Our solar system would have 12 planets instead of nine under a proposed ''Big Bang'' expansion by leading astronomers, changing what billions of schoolchildren are taught.Scientists have determined that there may be up to three additional planets in our solar system. But then they also can't seem to agree on what a planet actually. That's why over 2,000 astronomers are meeting in Prague to hold brainstorming sessions before they agree and vote on a universal definition of a "planet."
And theTribune explains that
The new definition, which will be up for a vote at the convention in Prague next week, states that a planet would be any star-orbiting object massive enough that its own gravity shapes it into a sphere, more or less.
Are they going to squint at some PowerPoint slides over coffee and Czech pastries? Speaking of coffee, isn't this all sounding a bit like a celestial Folger's commercial? "We've secretly replaced the fine nine-planet Solar System with twelve star-orbiting objects massive enough to shape itself into a sphere!"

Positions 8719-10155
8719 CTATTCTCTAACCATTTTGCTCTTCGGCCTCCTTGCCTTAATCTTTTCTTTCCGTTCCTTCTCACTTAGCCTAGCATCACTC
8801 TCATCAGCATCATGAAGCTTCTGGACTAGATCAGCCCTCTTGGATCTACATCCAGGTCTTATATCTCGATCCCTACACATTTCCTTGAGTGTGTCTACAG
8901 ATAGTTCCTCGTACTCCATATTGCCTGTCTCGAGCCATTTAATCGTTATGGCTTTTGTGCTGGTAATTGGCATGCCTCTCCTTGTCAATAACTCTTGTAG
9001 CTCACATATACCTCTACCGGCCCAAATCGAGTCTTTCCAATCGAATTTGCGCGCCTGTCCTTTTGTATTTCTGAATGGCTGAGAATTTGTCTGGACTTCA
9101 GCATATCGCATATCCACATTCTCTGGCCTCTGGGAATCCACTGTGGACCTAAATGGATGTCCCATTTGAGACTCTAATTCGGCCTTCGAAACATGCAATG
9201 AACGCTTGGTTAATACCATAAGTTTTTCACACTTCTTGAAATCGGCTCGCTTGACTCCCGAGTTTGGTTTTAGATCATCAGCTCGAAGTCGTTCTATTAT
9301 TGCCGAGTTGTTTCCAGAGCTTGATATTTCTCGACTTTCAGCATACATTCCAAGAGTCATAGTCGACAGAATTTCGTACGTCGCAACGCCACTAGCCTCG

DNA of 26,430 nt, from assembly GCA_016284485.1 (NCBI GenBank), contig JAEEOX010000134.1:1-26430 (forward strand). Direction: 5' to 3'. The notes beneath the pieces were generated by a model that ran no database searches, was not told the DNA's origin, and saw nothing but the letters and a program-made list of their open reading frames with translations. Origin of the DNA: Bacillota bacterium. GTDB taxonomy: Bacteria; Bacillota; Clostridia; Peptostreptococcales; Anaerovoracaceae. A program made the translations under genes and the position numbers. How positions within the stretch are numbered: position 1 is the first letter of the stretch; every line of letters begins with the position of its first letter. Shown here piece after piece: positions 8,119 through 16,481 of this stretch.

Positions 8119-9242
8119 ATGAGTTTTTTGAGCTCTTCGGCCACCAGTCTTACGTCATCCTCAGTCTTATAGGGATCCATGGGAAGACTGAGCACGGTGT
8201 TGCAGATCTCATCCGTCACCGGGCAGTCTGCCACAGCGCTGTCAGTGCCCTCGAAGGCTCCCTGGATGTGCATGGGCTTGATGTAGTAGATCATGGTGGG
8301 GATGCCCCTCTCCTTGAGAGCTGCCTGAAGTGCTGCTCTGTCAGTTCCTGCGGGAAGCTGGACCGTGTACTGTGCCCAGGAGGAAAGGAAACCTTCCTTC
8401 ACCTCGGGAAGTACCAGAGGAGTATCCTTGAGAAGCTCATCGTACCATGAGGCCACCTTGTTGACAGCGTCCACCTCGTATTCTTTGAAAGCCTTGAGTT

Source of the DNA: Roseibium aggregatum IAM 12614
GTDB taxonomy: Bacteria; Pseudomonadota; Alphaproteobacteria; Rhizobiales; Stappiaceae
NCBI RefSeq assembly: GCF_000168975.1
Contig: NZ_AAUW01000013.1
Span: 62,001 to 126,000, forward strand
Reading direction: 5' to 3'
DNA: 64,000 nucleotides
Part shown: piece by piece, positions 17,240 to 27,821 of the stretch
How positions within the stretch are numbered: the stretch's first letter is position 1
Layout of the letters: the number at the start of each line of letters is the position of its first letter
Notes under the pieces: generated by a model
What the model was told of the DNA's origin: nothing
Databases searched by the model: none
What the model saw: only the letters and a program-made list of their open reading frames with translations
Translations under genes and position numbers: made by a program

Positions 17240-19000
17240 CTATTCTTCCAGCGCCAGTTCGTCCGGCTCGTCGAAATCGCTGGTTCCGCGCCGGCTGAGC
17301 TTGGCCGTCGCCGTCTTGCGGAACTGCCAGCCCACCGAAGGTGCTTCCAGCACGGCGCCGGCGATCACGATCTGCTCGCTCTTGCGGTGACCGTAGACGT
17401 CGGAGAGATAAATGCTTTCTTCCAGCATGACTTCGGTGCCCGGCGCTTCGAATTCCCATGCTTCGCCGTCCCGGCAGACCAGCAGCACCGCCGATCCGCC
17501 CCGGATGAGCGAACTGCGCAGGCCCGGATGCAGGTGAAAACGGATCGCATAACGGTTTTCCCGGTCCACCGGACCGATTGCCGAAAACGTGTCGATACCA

So yeah, they are saying that if an "object" in space is round, then it's a planet. Objects that would qualify as new planets are the asteroid Ceres (obviously getting a helluva upgrade); 2003 UB313, the farthest-known object in the solar system that's nicknamed Xena (obviously discovered by a nerd or a lesbian, or both); and Pluto's moon, Charon. But wait a minute, hasn't Pluto's own identity as a planet been in question since--well, since we studied the Solar System in 5th grade and I made that planet Jupiter diorama by painting a styrofoam ball orange (with a spot of black) and hanging it by an unbent paperclip and fishing line inside a Kinney's shoebox painted?
What's next? More Gas Giants?
You know what? I'm just going to go on what Jack Horkheimer (thank God you're still alive!) has to say:
''The solar system is a middle-aged star, and like all middle-aged things, its
waistline is expanding."